SOAS University of London

Jeremy Clarke

Old Etonian on my left, Eritrean freedom fighter on my left, and the fabulously cynical Bwana Elderkin teaching us how to greet one another in Kiswahili – I loved SOAS with all my heart right from that very first tutorial.

Until I was 33, as a matter of principle I did manual work. Then a small (in hindsight) personal crisis led to my selling my house and travelling across Africa on an overland expedition from Nairobi back to London via the Congo and the Sahara desert. I thought the four-month journey would give me time to reflect on what I ought to do next. It was the first time I’d been abroad.

Most of the other tourists on the overland truck were university graduates. I hadn’t mixed with university graduates before and it surprised me that, all things considered, I wasn’t that much less intelligent then they were. Africa the continent changed me, too, appalling cliché though that might be. I went there thinking I was one of Britain’s poor and downtrodden and returned, chastened and a lot thinner, believing that actually I was a privileged member of a material Utopia in its golden age.
Not long after returning home this mental adjustment was reinforced when I won a sports car worth £15,000 in a competition. At the same time I was awarded a grant by the local authority to study two A levels in a year. (I think I was fortunate in benefiting from a decision taken by the government of the day to expand the middle class.) Applying myself with mindless fanaticism to English and philosophy A levels, I passed both and applied for a place at SOAS with the intention of studying Africa. (In spite of seeing 13 African countries from the back of a lorry, I was conscious the whole time of having no idea what I was looking at.)

I was interviewed for a place at SOAS by Mr Gordon Jago, an African languages specialist. Instead of grilling me with a succession of searching questions he simply looked me up and down, smartly extended his right hand, and said, ‘Welcome to SOAS.’ Without regret I sold the car to finance my transition from manual labourer to full-time student.

I’ve never been as excited as I was by the prospect of studying for a university degree at the School of Oriental and African Studies. I chose African Studies and Kiswahili. Kiswahili was my first lecture. I was late. The room was full. Bwana Elderkin was not yet in attendance. The only spare seat was next to a small, diffident-looking woman with a deep scar on her forehead. As I took my seat I said: ‘Well if you can’t beat them, join them.’ By this I meant, I think, that it’s no good despising the bourgeoisie and envying them at the same time. Miriam was a recently demobbed Eritrean freedom fighter. She’d come to SOAS on a Christian Aid scholarship. My statement resonated so exactly with her own view that we immediately became the best of friends. My other neighbour was Henry, an old Etonian and ex-whipper-in of the Eton beagle pack. Old Etonian on my left, Eritrean freedom fighter on my left, and the fabulously cynical Bwana Elderkin teaching us how to greet one another in Kiswahili – I loved SOAS with all my heart right from that very first tutorial.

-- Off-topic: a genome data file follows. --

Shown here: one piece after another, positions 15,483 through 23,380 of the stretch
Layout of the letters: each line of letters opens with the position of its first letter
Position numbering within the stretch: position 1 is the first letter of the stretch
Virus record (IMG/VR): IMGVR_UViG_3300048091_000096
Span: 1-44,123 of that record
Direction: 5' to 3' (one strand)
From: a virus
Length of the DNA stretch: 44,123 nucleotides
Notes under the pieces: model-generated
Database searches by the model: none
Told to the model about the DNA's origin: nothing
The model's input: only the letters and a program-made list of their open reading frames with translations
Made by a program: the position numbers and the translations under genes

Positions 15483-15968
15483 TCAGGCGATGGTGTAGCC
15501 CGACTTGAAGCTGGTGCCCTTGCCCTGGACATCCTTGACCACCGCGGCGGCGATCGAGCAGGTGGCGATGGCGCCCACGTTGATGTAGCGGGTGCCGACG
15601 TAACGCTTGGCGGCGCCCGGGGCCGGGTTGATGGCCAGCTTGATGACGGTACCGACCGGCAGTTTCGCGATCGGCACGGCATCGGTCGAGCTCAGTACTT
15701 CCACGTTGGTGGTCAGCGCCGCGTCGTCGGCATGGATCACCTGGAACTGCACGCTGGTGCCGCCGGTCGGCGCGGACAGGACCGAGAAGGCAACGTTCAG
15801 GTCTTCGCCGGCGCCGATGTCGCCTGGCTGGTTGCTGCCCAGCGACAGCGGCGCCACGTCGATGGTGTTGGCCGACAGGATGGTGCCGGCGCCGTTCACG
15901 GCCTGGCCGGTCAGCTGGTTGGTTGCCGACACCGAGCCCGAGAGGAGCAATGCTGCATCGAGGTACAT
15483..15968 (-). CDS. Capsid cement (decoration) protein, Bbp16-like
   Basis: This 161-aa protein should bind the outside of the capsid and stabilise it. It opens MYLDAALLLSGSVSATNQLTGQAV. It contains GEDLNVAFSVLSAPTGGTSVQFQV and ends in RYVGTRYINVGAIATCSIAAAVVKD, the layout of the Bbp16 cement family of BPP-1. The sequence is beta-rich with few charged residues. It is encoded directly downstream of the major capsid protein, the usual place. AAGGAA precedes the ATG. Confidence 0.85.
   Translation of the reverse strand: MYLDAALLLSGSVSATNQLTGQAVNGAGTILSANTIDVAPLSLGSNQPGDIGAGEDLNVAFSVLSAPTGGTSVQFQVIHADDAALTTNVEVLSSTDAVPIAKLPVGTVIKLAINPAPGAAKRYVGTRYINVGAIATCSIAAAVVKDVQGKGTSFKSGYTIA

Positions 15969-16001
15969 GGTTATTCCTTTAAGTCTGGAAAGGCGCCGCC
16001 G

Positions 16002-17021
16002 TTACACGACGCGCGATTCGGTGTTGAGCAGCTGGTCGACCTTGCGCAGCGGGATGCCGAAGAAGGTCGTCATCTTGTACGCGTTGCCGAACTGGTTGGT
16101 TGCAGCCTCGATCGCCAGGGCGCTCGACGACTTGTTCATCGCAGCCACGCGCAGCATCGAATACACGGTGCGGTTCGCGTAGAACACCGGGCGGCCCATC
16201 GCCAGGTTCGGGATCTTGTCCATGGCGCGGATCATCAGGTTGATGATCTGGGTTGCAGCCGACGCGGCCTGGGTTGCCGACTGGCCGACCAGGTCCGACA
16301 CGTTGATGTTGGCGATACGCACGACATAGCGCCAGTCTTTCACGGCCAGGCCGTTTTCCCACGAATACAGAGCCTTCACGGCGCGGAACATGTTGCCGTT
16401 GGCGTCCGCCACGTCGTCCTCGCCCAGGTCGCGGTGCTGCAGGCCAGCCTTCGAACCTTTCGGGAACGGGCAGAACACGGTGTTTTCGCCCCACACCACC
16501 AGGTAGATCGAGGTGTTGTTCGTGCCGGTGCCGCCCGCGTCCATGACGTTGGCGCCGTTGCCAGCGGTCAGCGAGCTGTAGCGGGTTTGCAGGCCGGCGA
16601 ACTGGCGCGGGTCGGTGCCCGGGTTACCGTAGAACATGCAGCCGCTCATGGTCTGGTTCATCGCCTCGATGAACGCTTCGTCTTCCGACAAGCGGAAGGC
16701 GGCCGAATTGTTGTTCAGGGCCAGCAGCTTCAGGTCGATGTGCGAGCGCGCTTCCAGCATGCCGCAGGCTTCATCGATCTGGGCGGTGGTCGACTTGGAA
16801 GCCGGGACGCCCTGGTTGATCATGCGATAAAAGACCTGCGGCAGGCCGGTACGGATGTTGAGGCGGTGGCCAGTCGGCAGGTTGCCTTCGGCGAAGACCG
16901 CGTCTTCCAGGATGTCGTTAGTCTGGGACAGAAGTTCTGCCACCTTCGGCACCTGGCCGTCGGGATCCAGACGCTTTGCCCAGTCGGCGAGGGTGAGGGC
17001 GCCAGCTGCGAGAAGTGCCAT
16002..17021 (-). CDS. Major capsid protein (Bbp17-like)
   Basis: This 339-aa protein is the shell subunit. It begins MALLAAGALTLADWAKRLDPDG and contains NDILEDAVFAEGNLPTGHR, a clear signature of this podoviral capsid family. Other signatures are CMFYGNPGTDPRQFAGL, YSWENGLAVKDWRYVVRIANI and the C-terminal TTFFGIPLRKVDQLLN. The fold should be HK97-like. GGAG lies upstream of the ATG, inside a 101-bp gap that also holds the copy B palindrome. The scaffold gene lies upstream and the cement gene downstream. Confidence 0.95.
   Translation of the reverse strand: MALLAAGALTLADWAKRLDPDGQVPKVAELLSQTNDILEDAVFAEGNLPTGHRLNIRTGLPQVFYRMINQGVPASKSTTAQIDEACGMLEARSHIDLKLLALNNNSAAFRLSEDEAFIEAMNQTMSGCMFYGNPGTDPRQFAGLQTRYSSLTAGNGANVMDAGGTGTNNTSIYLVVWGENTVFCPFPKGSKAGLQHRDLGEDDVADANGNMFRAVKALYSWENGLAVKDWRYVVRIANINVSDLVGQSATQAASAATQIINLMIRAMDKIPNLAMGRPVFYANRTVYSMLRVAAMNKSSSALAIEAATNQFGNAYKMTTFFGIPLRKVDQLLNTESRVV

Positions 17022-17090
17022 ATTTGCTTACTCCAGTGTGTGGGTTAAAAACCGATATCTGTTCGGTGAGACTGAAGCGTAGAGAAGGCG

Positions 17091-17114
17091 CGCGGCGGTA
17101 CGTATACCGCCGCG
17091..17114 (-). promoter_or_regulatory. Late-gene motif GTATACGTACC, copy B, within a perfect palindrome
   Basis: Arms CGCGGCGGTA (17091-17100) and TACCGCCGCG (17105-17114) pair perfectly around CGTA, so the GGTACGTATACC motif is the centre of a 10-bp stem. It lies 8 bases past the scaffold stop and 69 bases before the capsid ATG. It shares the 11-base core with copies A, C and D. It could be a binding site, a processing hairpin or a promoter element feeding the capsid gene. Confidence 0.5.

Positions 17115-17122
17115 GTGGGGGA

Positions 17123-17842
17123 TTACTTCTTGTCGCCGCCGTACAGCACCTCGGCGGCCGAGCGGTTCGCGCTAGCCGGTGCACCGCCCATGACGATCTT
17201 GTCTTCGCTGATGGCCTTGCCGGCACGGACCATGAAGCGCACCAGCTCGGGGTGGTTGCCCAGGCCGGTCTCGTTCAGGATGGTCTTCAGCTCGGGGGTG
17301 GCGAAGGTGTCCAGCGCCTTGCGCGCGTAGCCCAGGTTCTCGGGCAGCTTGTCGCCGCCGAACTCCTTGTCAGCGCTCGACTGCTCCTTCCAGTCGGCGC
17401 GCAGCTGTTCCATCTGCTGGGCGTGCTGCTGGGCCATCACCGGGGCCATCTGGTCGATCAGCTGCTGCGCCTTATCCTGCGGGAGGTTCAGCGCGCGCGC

And that was how I felt about SOAS for three years. I just couldn’t believe my luck. It was everything I’d expected times a hundred. I used to pop over to UCL to attend the English lectures there purely for pleasure. But I was always glad to get back among the SOAS students, whose cultural diversity, age range, wealth, beauty, friendliness, intelligence, cleanliness and passionate engagement with world issues put the School in a class of its own. As well as learning Kiswahili, I studied African history, African politics and African literature. I became as familiar with the library ‘as a tanned galley slave with his oar’. When they kicked me out of there at closing time, I went across to the Birkbeck College library and at weekends to Senate House library.

Sometimes I socialised in the bar, much noisier and smokier than today, with the politics lecturers John Game and the great Dr Tom Young, who were usually to be found there in the evenings.

In the third year a UCL English student asked me to contribute a book review to a literary magazine he was starting up. I reviewed a book about ferret husbandry, something I knew a lot about. This was read and enjoyed by Dr Karl Miller, writer, editor and occupant of an honorary chair at the UCL English department. He introduced me to his literary agent, who quickly secured me a book deal, on the strength of a synopsis scribbled on the back of an envelope, worth £55,000. An editor whose bid for the book was unsuccessful mentioned me to a Sunday Telegraph features editor on a reading holiday, and she signed me up when she got back. So I went to SOAS to learn about Africa and join the bourgeoisie and accidentally became a hack. The book never got written. Everyone at Penguin who was connected with it either died or turned to religion and last year a letter arrived telling me they’d written the money off. I’m still a hack, though. My lovely boy is now 16. I’m unmarried. But I’ve been faithful. Give it another couple of years or so, and I’m off to Africa again, if she’ll have me back, to continue the love affair from where I left off.

 

This interview originally featured in the book SOAS: A Celebration in Many Voices, first published in 2007 by Third Millennium Publishing Limited.